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All We Can Eat
Posted at 02:00 PM ET, 09/12/2011

The Family Dish: Go Hawaiian


Chicken Long Rice is made with cellophane noodes. (Domenica Marchetti)
I guess you could say I am Hawaiian by marriage. My brother-in-law John was born and raised on Oahu and over the years he has shared his love for traditional Hawaiian dishes, including haupia (coconut) cake and spam musubi.

My absolute favorite Hawaiian dish, though, is chicken long rice. It was John’s friend Patty, who also grew up on Oahu, who taught me how to make this soupy, ginger-spiked noodle dish a few years ago. I make it often for dinner around this time of year, when the evenings are cooler but it’s not yet cold enough for, say, a hearty lentil soup or a stew.

Chicken long rice is one of those dishes that Hawaiian home cooks know how to make without thinking about it, the way Italians know how to make good tomato sauce or pasta dough without measurements or instructions. The recipe has Cantonese origins and made its way to Hawaii with Chinese immigrants in the 18th century. “Long rice” refers to the noodles in the dish. Somewhat confusingly (to me), they are not rice noodles, but rather cellophane ones, which are made from mung bean starch; they are also known as bean thread noodles, stretchy and glassy with an appealing chewy texture. The noodles are softened in hot water and then simmered together with shredded chicken in broth flavored with ginger and scallions.

Everyone adds his or her personal touch to the basic recipe. Patty simmers chicken thighs and lots of ginger in a mixture of chicken broth and water. She adds dried baby shrimp, known by their Japanese name, opai, to impart a salty, briny flavor. She also adds dried shiitake mushrooms, which contribute earthiness and depth. The scallions, tossed in at the end, add a splash of green and brighten the flavor of the finished soup.

While some of these ingredients — particularly the cellophane noodles and the opai — might not be familiar to all cooks, they are readily available at Asian supermarkets.

See the recipe after the jump.

Domenica Marchetti is the author of “The Glorious Pasta of Italy” (Chronicle, June 2011) as well as “The Glorious Soups and Stews of Italy” (Chronicle, 2006) and “Big Night In: More Than 100 Wonderful Recipes for Feeding Family and Friends Italian-Style” (Chronicle 2008). She blogs at DomenicaCooks.com.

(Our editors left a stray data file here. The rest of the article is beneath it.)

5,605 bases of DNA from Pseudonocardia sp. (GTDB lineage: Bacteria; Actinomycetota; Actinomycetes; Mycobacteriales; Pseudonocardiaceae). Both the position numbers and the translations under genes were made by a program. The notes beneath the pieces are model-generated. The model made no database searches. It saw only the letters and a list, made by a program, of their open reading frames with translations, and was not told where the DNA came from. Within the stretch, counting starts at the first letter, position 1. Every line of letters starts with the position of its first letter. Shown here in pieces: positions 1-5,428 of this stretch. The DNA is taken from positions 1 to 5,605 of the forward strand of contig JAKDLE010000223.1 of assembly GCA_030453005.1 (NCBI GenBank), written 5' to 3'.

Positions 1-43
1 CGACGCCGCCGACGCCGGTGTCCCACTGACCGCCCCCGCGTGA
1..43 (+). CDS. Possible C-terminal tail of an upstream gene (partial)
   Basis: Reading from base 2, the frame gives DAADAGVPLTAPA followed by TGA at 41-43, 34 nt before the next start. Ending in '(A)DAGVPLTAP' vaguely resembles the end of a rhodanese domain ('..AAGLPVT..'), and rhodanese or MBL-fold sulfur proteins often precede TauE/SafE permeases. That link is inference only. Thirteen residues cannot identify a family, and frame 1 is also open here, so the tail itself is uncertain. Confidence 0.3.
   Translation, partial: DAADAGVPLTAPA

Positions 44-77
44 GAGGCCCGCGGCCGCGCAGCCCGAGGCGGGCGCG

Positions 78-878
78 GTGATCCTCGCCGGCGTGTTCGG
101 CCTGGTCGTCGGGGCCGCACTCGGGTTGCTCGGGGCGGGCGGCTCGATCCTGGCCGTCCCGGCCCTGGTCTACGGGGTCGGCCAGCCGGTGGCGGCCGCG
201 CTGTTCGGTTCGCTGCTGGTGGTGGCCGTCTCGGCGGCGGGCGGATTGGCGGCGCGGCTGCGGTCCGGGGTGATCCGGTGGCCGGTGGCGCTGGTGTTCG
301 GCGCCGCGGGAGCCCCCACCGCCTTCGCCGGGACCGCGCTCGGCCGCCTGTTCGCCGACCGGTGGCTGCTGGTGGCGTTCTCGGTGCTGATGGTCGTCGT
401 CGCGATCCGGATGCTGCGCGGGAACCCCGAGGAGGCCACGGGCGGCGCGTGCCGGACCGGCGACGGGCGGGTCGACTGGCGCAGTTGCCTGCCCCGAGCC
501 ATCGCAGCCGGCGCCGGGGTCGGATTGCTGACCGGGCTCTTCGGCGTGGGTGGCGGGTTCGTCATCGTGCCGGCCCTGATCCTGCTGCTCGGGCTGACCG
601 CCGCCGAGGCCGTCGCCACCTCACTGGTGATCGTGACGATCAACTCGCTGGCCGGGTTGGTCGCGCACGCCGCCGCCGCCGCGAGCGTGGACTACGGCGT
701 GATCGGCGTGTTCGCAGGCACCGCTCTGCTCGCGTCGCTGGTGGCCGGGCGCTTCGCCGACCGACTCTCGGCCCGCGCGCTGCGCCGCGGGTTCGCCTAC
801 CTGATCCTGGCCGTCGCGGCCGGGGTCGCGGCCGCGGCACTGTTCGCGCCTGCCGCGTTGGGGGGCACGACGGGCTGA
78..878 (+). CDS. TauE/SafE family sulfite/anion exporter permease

Chicken Long Rice

8 servings

Serve with a simple side of stir-fried bok choy.

To drink: a balanced, not-too-oaky California chardonnay.

3 pounds skinless, bone-in chicken thighs

1 cup thickly sliced coins peeled fresh ginger root

1/4 cup packed opai (dried baby shrimp), available at Asian supermarkets

4 to 6 cups best-quality, low-sodium chicken broth

4 cups water

1 teaspoon salt, or to taste

4 large dried shiitake mushrooms

8 ounces dried mung beans (bean thread) noodles

1 bunch scallions (ends trimmed), white, light- and dark-green parts cut on the diagonal into 1-inch slices (1 1/4 cups)

1 tablespoon toasted sesame oil or chili oil, for garnish

Soy sauce, for serving

Arrange the chicken thighs in the bottom of a large soup pot or Dutch oven. Scatter 3/4 cup of the ginger slices and all the opai over them.

Pour 4 cups of the broth and all the water over the ingredients in the pot. Place over medium-high heat and bring to a boil, skimming any scum that rises to the surface. Reduce the heat to low so the broth barely bubbles at the edges. Cook uncovered for 2 hours, or until the dark meat is fall-off-the-bone tender and the broth has developed a good depth of flavor. Taste the broth for seasoning and stir in the salt. Remove from the heat.

Use a large slotted spoon or skimmer to transfer the chicken to a large bowl to cool. Strain the broth through damp cheesecloth into a clean pot. Discard the ginger. You may either retrieve the shrimp and return them to the broth or discard them. (At this point they have little flavor left, but they do have a pleasant chewy texture so I leave them in the soup.)

Put the shiitake mushrooms in a bowl and pour 1 cup of boiling water over them. Soak for 20 to 30 minutes, until the mushrooms have completely softened. Drain and trim off the stems. Cut the caps into thin slices.

Use your fingers to pull the cooked chicken meat into shreds; discard the bones.

Return the pot of broth to the stove over medium-low heat. Add the remaining 1/4 cup of ginger slices, the shredded chicken and the sliced shiitakes. Cook so the broth is barely bubbling.

Place the mung bean noodles in a separate bowl and pour enough boiling water over them to cover. Soak for 7 minutes, then drain in a colander set in the sink. Use kitchen shears to cut the long rice into spaghetti-length strands. Add the noodles and 1 cup of the scallions to the broth; increase the heat to medium. Cook the noodles for 3 minutes (close to a boil). If you want a soupier dish, add 1 to 2 cups of the remaining broth; cook at a very low boil. Turn off the heat, cover and let sit for 5 minutes.

Ladle into bowls and garnish each serving with the remaining 1/4 cup of scallions and a few drops of the toasted sesame or chili oil and the soy sauce, if desired. 

By Domenica Marchetti  |  02:00 PM ET, 09/12/2011

 
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